PASCAL ABIDOR: The single scariest experience of my life. I was held for four to five hours. And it doesn't seem like a lot of time, but I wasn’t given a phone call, no one knew where I was. They could have done anything and nobody would have known anything.
I left this experience as though as though a bunch of gangsters threatened and intimidated me, gleeful in messing with me. When I got back to New York, I was not in a good way. I became convinced that I was being followed, that something bad would happen around me and then I would be blamed for it. I wasn’t comfortable taking the train. When I would walk, I would walk out walk in circles around blocks or randomly change direction. It messed me up. It messed me up for a good long while.
When I had an appointment set up with the ACLU, I said, if you help me get my laptop back, I will help you guys with anything you want to do with this case. This can’t happen again. It’s crazy. So they drafted a letter, sent it on Monday. Tuesday morning, I got a call from Claim Property of the Champlain port telling me, I have your laptop and your external hard drive, where can I send it back? And I got it Wednesday.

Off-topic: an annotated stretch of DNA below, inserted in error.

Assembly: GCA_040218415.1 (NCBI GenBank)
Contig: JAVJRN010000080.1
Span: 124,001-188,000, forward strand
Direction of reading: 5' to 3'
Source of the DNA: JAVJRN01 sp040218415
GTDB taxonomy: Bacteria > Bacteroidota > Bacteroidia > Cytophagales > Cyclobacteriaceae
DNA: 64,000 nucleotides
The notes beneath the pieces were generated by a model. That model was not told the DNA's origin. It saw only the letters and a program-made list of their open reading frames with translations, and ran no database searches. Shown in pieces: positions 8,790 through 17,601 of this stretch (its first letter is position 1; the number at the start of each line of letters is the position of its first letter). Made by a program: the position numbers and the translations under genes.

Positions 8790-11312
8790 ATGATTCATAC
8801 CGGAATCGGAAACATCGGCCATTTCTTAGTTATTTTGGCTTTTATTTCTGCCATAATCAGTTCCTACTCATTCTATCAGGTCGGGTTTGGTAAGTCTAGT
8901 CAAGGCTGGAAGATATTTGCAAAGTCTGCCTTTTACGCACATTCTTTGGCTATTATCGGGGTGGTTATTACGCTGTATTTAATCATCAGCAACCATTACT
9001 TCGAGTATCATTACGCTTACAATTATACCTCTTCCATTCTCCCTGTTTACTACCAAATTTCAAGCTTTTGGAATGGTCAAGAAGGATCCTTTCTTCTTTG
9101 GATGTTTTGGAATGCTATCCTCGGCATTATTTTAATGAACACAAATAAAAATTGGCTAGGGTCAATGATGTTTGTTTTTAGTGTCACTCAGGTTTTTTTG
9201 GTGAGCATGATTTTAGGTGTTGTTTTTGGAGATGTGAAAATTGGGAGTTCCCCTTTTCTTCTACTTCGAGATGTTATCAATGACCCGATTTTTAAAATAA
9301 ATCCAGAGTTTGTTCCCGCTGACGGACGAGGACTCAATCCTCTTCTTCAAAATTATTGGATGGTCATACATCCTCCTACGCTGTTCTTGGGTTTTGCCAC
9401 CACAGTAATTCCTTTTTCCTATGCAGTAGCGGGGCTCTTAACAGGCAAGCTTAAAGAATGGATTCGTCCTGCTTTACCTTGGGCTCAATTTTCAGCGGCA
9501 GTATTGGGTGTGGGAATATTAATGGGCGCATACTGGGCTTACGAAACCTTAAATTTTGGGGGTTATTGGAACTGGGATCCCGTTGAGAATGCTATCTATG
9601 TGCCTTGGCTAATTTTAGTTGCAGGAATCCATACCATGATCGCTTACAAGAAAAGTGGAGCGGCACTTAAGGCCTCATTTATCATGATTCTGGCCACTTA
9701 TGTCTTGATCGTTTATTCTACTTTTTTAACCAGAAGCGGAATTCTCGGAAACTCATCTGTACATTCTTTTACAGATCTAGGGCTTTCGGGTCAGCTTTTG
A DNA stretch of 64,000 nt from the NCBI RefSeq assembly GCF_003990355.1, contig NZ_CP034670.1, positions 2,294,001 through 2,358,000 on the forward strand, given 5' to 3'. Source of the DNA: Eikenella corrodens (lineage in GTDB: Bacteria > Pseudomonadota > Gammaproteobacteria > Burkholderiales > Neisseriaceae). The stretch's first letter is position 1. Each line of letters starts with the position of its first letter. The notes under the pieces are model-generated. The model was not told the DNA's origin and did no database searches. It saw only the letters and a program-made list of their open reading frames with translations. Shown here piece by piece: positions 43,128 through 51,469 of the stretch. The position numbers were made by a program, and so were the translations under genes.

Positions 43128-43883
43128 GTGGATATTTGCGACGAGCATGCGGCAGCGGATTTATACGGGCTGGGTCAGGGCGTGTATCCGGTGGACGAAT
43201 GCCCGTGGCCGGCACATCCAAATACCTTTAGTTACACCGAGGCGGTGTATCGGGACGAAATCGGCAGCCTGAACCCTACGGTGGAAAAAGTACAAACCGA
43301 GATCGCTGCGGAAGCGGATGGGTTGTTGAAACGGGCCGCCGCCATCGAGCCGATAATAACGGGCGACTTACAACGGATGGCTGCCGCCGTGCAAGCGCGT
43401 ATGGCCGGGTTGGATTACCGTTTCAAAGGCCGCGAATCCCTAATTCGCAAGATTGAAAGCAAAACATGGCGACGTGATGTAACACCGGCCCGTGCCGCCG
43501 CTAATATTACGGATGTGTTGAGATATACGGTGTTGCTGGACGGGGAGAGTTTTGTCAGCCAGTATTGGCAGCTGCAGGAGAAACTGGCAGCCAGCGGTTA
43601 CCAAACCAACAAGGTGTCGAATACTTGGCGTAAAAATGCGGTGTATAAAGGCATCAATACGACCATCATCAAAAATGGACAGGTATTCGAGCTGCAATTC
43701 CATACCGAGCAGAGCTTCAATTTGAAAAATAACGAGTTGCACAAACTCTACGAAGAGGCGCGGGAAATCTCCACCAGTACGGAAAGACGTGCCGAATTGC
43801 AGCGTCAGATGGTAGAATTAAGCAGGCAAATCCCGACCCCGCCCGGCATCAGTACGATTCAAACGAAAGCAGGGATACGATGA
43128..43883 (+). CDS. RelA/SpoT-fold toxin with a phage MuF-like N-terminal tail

BROOKE GLADSTONE: But it wasn’t working so well.
PASCAL ABIDOR: Yeah, my external hard drive had been pried open and not resealed, and the keyboard had been removed and not replaced all the way.
BROOKE GLADSTONE: The contents been copied by the government, lots of personal stuff.
PASCAL ABIDOR: Oh yeah, they have the right to copy it and distribute the information to whatever agencies they deem should receive it.
BROOKE GLADSTONE: They can send it to foreign governments too.
PASCAL ABIDOR: Interesting, considering, in the judge's ruling, he does implicitly compare the United States to the government of Bashar al-Assad.
BROOKE GLADSTONE: In what way?
PASCAL ABIDOR: That, you know, Bashar al-Assad and the allies of Hezbollah would search my laptop.
So why shouldn’t the US government? And, more importantly, that it also – it happens so little that why should there even be a legal decision on the case. You know, the ACLU, what they wanted to do was challenge the very constitutionality of a suspicion-less search. And there is, as yet, no policy. You know, in the constitutional challenge to the policy, the judge himself cites CPB policy, saying that they’re allowed to do it.
BROOKE GLADSTONE: The CPB can unilaterally pass laws regarding the civil rights of citizens at the border.
PASCAL ABIDOR: And the entire territory of their jurisdiction which extends much deeper into America than the border.
BROOKE GLADSTONE: Pascal, thank you very much.
PASCAL ABIDOR: Thank you very much, Brooke.
BROOKE GLADSTONE: Pascal Abidor is a PhD student at McGill University.